>> if another country offers one of these migrants asylum, does negate them applying in the united states. >> not necessarily. it depends on whether or not they are firmly resettled in the united states. >> which means what? >> it means if they had the opportunity and protection to live in a safe country, and they actually did settle down roots there before coming to the united states and applying for asyl asylum, they will likely will e refused asylum in the united states. >> let's go to lee in maryland. >> caller: let's clear up the fog here. we have a system that works. we have people standing in line to come into this country. these people want to jump ahead. get in line like everybody else. we allow tens of thousands if not more to come into this country every year. it's not like the line is
standing still. we use caucasian shame in this country to make people who are white feel like they are prejudice. i'm hispanic. that doesn't work with me. second of all, we need to do the right thing. if these people are being oppressed in their countries, do what we did. pick up arms, fight for your country, fight for your children, fight your your freedom. that's really all i have to say. thank you very much. >> so it's a common misperception that there's a line to get into the united states when you're talking about different ways of get. ing into the united states. so through family based means or employment based means. we have a bunch of small category. s through which individuals can apply for permanent residency in the united states and we let in a large amount of individuals through the categories each year. a million people get green cards in the united states each year. the reality is for the most of the people that are trying to flee problems this their home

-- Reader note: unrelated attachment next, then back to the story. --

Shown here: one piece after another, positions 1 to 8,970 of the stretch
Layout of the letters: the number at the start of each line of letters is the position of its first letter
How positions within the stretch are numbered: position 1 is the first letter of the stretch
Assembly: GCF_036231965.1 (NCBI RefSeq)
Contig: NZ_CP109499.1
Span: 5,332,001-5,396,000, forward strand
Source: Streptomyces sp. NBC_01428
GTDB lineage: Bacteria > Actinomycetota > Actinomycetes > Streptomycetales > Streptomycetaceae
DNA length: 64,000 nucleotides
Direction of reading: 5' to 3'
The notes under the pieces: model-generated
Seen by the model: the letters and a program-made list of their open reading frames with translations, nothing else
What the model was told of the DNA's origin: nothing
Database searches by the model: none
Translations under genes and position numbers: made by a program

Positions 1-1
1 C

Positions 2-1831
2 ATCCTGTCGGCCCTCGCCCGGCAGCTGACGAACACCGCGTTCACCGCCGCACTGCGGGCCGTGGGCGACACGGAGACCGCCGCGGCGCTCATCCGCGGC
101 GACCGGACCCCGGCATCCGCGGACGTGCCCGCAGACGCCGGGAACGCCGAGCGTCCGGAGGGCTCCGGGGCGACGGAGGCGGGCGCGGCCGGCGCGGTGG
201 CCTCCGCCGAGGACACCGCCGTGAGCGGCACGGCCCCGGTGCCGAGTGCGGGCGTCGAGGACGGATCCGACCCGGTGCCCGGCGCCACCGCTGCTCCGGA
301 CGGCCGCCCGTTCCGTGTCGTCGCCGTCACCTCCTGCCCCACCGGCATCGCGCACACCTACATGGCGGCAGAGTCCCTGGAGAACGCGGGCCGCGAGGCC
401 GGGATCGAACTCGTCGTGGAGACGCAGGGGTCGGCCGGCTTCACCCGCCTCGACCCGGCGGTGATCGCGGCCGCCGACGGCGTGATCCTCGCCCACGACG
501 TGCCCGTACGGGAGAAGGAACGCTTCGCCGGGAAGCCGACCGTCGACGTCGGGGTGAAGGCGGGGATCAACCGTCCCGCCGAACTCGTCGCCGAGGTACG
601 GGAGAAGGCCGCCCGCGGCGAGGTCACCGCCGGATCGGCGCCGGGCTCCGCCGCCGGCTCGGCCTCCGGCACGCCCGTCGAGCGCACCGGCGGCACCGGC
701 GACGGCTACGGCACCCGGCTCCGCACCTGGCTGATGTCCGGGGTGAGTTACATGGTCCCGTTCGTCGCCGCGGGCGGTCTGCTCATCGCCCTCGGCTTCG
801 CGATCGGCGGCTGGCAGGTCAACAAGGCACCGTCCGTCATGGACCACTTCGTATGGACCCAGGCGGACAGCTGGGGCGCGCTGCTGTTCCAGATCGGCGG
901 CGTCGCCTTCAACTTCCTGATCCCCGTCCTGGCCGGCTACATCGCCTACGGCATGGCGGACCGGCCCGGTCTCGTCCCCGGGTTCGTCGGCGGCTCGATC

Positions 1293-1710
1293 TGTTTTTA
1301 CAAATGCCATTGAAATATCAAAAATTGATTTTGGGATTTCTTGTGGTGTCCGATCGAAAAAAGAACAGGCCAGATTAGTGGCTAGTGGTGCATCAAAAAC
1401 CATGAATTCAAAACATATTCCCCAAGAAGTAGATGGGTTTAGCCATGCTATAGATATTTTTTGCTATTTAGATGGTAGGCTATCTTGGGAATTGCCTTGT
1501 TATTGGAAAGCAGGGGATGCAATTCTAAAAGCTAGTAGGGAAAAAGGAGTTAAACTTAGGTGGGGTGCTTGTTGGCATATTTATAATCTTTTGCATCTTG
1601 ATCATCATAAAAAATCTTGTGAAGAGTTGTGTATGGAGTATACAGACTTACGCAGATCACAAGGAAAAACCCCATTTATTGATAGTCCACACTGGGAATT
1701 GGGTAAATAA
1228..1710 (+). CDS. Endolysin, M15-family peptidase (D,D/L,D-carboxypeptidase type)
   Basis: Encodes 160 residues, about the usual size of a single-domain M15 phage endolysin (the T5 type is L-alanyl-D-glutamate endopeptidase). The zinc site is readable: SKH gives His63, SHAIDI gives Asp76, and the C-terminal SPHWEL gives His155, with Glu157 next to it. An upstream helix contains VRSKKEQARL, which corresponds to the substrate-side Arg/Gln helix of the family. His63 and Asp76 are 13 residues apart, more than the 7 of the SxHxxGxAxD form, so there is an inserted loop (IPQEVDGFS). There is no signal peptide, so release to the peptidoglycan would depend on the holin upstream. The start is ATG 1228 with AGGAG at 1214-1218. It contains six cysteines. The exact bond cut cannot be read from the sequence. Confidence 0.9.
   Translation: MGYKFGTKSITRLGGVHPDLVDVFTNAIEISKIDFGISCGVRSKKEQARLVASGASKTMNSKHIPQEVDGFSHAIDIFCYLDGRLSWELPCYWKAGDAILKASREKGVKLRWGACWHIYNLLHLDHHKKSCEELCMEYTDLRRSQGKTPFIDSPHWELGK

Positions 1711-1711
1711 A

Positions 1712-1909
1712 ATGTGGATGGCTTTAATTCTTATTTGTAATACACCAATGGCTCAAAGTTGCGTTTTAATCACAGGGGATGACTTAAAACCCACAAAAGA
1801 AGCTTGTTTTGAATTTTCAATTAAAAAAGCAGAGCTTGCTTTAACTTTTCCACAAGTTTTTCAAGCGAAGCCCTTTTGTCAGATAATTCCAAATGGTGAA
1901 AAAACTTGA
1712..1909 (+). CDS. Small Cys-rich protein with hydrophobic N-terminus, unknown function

countries, they don't qualify in one of the tiny categories. and there is this resource that the united states and the congress decided o to extend to individuals who are fleeing persecution. so they are going through legal means to apply for asylum and seek that protection in the united states. but there's no alternative line they could get in or trying to jump. >> your organization put out a report saying they described as in crisis. what's the main argument there. >> we were looking at the backlogs. there are massive backlogs on asylum that have accumulated over the last eight years or so. so in the immigration court, like i said, you're not going to see a judge for three or four or five years. and the backlog before the um grags court is over 320,000. then when you're talking about affirmative cases, that backlog is also at 300,000. and when you have these delays,
it really hurts the sintegrity f the system because it invites people who have less claims who might be applying fraudulently. they get temporary authorization. so it might be worth it to file those case. the more with get, the more the public distrusts the asylum system chrks is a problem. and the more we end up inviting that misuse. >> what's the responsibility of the justice department to provide resources to speed up the process of asylum cases? >> the justice department is tasked with hiring more judges. that will go a long way. but they can can only do that so quickly. you really need a qualified individual to be an immigration judge. that individual needs to be highly trained so it's a slow process. we have seen more recently, but